Megasale of rare Japanese prints
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PARIS, Nov 23, 2002 - It is the last major collection of Japanese prints still in private hands, and is estimated at five million euros (dollars).
Next week's sale by Sotheby's of the Huguette Beres collection of prints from the 18th and 19th century will be an event both in Paris and on the world scene.
The auction house on November 27 is putting under the hammer almost 300 prints, books and drawings painstakingly collected by Huguette Beres, a Paris art gallery owner who gained fame worldwide for her passion for Japanese woodcuts.
It will be the first major international sale of Japanese prints since the mid 1970s, when the huge Henri Vever collection was auctioned by Sotheby's in London. That sale somewhat put a damper on collecting Japanese prints, which dried up after the auction and never seemed quite as exciting as before the Vever sale.
Beres, who died in 1999, became fascinated with the influence of the Japanese masters on Impressionist painters in Europe shortly after opening her gallery overlooking the Seine in 1952.
Half a century later her private collection, rarely shown to outsiders, was put on the same footing as those owned by the world's greatest museums.
"It is the first sale of Asian art by Sotheby's in Paris," said Marie-Odile Deutsch, spokeswoman for Sotheby's. "It is an immense privilege for us as Madame Beres's collection is known worldwide, and especially in Japan."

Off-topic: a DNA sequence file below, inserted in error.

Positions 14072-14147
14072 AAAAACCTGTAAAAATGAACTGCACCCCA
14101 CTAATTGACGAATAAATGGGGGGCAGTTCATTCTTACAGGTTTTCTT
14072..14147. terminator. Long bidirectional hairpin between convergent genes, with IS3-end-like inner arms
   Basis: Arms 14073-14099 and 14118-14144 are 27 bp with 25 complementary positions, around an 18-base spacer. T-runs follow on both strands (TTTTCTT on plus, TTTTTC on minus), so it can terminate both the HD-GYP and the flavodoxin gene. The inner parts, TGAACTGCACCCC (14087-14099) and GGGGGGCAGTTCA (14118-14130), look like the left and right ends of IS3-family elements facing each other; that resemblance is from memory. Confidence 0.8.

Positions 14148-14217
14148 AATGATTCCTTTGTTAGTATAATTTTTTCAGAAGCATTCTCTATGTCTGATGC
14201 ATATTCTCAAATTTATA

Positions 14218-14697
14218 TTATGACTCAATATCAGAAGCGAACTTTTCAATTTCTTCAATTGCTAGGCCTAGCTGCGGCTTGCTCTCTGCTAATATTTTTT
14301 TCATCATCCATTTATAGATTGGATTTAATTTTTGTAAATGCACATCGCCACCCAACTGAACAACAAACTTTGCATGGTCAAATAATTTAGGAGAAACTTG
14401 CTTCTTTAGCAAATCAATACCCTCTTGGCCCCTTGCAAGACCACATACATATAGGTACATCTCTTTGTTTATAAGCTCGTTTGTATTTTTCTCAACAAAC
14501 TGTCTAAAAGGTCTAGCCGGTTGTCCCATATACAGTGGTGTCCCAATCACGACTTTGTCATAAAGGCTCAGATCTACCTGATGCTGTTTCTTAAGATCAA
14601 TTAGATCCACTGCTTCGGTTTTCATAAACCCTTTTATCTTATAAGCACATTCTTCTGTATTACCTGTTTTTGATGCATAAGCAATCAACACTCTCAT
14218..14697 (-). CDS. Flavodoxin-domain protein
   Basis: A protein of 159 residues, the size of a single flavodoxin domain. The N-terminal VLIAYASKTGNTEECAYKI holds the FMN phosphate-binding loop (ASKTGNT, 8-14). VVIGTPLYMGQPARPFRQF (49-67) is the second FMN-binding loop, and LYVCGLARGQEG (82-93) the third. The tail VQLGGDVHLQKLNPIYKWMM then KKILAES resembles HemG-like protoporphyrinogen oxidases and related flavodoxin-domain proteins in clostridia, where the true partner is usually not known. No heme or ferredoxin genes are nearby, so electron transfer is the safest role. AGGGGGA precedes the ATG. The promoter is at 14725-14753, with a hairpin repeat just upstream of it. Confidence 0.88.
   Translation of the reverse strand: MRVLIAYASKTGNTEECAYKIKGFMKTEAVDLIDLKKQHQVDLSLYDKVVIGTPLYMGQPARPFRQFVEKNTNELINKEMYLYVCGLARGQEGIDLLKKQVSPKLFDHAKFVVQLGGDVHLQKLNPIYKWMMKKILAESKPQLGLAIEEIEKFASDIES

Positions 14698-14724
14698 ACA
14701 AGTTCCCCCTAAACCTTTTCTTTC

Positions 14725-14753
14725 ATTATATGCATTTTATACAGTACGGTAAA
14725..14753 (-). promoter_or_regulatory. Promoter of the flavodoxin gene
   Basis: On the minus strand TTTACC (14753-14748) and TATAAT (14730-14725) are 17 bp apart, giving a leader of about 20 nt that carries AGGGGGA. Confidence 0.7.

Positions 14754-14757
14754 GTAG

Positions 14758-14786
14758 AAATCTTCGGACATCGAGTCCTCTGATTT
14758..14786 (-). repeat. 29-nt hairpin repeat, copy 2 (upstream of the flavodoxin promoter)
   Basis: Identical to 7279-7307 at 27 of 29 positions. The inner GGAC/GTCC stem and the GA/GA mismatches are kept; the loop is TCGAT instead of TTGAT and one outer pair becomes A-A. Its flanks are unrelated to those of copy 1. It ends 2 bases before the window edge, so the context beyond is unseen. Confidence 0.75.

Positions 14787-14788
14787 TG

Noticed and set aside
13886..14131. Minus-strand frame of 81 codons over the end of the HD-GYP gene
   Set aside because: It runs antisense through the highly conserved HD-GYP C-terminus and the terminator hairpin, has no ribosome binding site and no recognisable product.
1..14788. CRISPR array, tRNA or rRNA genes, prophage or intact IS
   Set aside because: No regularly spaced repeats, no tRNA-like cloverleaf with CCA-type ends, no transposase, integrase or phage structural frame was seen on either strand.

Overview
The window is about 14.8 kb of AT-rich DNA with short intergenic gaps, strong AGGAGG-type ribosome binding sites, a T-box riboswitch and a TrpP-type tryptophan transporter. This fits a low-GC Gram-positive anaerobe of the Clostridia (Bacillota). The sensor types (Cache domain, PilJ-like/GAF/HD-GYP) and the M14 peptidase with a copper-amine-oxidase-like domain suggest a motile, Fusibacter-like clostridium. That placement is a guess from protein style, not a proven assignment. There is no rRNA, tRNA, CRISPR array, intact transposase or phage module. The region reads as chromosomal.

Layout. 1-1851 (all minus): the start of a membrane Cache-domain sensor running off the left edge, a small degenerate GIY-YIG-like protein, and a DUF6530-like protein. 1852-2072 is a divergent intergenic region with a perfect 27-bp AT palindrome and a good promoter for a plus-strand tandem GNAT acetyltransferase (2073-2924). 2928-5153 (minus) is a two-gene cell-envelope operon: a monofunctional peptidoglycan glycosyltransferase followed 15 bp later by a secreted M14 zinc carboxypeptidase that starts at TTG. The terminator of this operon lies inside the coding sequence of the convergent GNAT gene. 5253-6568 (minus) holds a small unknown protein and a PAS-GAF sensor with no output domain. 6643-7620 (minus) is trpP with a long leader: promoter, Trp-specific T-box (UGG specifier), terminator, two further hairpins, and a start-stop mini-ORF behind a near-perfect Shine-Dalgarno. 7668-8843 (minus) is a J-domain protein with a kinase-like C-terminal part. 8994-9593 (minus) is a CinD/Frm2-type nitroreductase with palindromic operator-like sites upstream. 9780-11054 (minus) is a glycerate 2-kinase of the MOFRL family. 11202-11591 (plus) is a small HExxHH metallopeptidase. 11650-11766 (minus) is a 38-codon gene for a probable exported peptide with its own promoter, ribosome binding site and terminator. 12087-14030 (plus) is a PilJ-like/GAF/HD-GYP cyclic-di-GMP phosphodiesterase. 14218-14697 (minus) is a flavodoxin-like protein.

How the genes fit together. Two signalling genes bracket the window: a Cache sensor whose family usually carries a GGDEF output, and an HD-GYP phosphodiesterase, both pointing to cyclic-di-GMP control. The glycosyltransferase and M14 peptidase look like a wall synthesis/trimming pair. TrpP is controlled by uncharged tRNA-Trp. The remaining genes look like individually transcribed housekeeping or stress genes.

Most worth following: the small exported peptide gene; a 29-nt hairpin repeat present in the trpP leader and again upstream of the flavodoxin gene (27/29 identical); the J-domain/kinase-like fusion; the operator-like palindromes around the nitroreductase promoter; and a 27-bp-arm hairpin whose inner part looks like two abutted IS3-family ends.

Some of the rice-paper masterpieces have been faded by time, others still carry the many shades of the vegetable dyes used centuries ago. Some are rare and probably unique woodcut survivors of prints made to be used as mere fans.
"Some items have never been shown," Beres's daughter Anisabelle told AFP.
Among the items on sale is a series of remarkable landscapes entitled "Thirty-Six Views of Mount Fuji" by Katsushika Hokusai, which includes the famed "Wave at Kanagawa".
The 36 landscapes by Hokusai, who lived between 1760 and 1849 and is sometimes referred to as "the painter of Mount Fuji", along with an extra 10 are being put up for auction at between 1.4 and 1.8 million euros. It is the only complete set auctioned since World War II.
The Beres collection also brings together the most celebrated artists of the school of art known as "ukiyo-e", which literally means "the floating world" and is known as "the image of the ephemeral".
These artists -- Kitagawa Utamaro, Toshusai Sharaku and Hokusai -- who worked at the turn of the 18th and 19th centuries and influenced the Impressionists, depicted the world of pleasure, the courtesans and the actors of the Kabuki theatre.
The most celebrated of the prints by Utamaro, which portrays a woman leaning on her hand lost in thought, is estimated at between 280,000 and 320,000 euros. It is entitled "Mono Omou Koi - Pensive Love."
Highlights of the collection have already been shown in Tokyo, New York and London, and experts believe that both individuals and museums will enter the bidding.
"It was a collection that was very much alive, which never ended," Beres's daughter said, adding with a touch of sadness: "I became extremely attached to it too."
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